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I have a query that pulls from small tables in MySQL:

SELECT C.cid, C.email, R.flight_number
FROM customer C INNER JOIN reservation R ON C.cid = R.cid
WHERE C.email LIKE '%d.com';

There exists an index in the customer table on the email column.

Based on what I've read on the subject, my thinking is that a full index scan would only slow down the query, and performing a full table scan and ignoring the index would be better than performing a full index scan in this case. However the visual plan shows that the query uses a full index scan over a full table scan. Why?

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If the index contains both cid and email, there is no need to look at the records. All the data will be retrieved from the index. This is a common optimization.

The where clause should (on average) reduce the record count to less than four percent of the records. This should be a small enough set to make using the index faster than table scanning. Different engines have a different cost cutover point. Matching the wildcard on the index is likely faster than than matching against the record (column position matters).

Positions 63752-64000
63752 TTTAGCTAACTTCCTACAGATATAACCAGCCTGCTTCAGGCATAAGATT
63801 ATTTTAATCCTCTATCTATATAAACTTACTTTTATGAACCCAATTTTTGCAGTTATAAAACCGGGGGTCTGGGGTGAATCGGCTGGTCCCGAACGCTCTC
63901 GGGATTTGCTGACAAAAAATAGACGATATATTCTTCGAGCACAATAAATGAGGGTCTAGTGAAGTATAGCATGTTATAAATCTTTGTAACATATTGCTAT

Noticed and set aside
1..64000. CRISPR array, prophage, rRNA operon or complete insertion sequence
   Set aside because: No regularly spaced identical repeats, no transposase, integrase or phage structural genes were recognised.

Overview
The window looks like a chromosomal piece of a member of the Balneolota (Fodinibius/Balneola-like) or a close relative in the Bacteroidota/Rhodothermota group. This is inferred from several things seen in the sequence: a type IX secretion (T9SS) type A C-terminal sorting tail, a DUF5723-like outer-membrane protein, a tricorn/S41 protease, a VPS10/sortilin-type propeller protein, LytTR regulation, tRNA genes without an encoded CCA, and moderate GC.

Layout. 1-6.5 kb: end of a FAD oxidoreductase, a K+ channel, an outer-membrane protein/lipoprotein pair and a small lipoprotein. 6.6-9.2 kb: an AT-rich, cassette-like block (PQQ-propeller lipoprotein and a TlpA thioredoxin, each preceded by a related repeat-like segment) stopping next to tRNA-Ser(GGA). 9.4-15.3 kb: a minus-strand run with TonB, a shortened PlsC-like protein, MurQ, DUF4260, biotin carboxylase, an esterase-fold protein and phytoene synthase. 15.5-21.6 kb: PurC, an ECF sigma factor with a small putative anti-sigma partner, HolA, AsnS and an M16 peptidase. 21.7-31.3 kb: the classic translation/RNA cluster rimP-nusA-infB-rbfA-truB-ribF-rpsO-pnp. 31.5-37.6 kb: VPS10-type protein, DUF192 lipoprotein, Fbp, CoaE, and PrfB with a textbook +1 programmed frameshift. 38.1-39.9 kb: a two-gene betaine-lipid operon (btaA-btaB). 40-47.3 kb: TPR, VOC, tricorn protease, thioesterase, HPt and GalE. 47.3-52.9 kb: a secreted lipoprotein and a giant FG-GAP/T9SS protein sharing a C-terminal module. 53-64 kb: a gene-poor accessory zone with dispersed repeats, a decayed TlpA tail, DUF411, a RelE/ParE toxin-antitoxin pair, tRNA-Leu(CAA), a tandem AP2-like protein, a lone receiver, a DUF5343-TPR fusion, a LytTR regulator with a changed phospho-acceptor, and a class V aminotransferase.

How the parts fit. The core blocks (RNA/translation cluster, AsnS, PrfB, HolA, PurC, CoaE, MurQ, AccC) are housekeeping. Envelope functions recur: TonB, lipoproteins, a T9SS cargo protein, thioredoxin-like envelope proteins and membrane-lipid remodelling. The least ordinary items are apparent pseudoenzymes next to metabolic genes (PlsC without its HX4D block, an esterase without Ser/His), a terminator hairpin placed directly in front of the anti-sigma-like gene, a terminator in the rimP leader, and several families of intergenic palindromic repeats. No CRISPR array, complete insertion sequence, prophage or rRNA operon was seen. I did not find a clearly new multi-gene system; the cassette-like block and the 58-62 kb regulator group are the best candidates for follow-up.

In a case like this, the optimizer will be guessing data distribution. The optimizer likely doesn't have stats on a trailing match, so it will likely be guessing based on 5 random characters. This would severely tilt the query in favor of an index scan, as the expectation is that only a small (much less than 1) percentage of records will match.

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Database engine is having its own optimizer.So while parsing and executing any query it evaluates it on cost based optimization.Upon comparison basis on resources utilization,system choose path which results best.

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In this case, it is always better to do an index scan instead of a table scan. All of the needed columns are in the index; that is, it is a "covering" index.

The table has lots of columns, correct? So a row in the table is rather wide.

The index has two columns -- email the PRIMARY KEY, cid (assuming you are talking about InnoDB). That makes for a much narrower 'row'.

An index and the data have essentially identical BTree structures. Scanning the index is faster because less data is handled.

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